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Case study


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Case study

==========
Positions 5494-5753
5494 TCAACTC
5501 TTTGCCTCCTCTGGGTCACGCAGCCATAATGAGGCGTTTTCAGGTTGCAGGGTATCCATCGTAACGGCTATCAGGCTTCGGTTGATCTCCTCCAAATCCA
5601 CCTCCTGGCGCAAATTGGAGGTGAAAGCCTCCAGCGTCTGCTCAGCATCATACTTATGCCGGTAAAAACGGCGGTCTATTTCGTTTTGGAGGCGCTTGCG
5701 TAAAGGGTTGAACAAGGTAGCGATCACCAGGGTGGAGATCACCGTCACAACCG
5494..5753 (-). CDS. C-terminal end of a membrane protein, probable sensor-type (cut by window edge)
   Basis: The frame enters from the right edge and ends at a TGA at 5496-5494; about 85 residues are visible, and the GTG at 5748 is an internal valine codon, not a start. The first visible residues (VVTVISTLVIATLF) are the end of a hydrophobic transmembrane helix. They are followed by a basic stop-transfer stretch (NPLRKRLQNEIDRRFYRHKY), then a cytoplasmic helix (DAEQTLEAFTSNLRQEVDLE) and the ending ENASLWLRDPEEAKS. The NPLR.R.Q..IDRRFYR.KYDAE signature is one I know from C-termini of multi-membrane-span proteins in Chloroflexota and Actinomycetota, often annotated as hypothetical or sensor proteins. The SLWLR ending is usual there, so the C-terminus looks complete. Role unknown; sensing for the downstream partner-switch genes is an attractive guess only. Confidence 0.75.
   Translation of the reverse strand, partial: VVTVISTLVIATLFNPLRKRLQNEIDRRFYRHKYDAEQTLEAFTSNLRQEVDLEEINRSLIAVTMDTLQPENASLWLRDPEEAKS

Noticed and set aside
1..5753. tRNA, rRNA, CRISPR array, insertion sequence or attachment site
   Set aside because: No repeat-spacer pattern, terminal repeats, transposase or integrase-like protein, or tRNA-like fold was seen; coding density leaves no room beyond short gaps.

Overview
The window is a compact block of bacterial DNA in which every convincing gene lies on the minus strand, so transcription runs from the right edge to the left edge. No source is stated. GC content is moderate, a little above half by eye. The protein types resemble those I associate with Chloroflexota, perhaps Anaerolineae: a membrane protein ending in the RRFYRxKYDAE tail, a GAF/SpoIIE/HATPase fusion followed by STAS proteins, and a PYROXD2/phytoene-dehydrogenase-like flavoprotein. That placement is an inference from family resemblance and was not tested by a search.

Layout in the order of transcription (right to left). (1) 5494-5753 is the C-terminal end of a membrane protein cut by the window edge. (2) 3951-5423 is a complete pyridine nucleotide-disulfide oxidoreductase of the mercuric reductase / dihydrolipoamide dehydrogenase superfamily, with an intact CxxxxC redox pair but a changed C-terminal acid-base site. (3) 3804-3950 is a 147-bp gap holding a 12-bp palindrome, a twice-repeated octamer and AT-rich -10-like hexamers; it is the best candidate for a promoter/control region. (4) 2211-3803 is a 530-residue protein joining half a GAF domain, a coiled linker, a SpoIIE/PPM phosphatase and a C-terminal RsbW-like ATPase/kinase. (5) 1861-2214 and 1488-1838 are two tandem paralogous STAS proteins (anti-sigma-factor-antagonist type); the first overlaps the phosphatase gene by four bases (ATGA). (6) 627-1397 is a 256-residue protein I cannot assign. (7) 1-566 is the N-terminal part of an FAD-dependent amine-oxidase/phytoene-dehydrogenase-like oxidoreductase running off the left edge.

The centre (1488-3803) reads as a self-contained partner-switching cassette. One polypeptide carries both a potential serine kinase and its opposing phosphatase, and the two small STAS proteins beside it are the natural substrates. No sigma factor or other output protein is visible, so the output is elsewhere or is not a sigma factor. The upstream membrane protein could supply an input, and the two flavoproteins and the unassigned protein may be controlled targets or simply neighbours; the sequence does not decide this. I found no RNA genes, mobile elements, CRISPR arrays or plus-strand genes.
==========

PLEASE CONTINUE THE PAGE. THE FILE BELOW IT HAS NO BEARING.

1. 1. PROXIM: HAYT SCHOOL CASE STUDY 6/25/01 INTEGRATING TECHNOLOGY ACROSS THE CURRICULUM AND THE CAMPUS A School Enhances Learning Opportunities through Wireless ConnectivityThe computer-less classroom, once standard, has disappeared much the same as the one-room schoolhouse. In addition to the traditional "basics," todays schools must preparetheir students for the technology-rich environment where they will compete as adults.Todays students have grown up with video games, "special effect" movies, andcomputers in their homes. They are ripe for the type of hands-on learning that computersprovide. According to a recent study, there are currently 82,065 K-12 schools withcomputers in the US, and 89-95% of these use the Internet as a teaching tool. 95% of the16 million students in higher educational institutions will be online by 2003. As educatorsplan for this future, a key question they face is, "How can schools more effectivelyincorporate the Internet and computers into the curriculum?"One way to do this is through wireless networking, which allows students to carry laptopsthat connect wirelessly to the schools network and to the Internet. Lessons are no longerconfined to a classroom or a lab. Students can study photosynthesis outside, study musclegroups in the gym, or use the space provided in an auditorium to do large art projects,while also researching those topics on the Internet at the same time. The possibilitiesabound.Stephen K. Hayt Elementary School (K-12), located in the Chicago, Illinois, communityof Edgewater, recently came up with an innovative approach to integrating technologyinto the curriculum. They wanted to provide students with enhanced learningopportunities anywhere on campus by combining hands-on learning projects withwireless Internet access. The school administrators contacted Technocrats Consulting, 1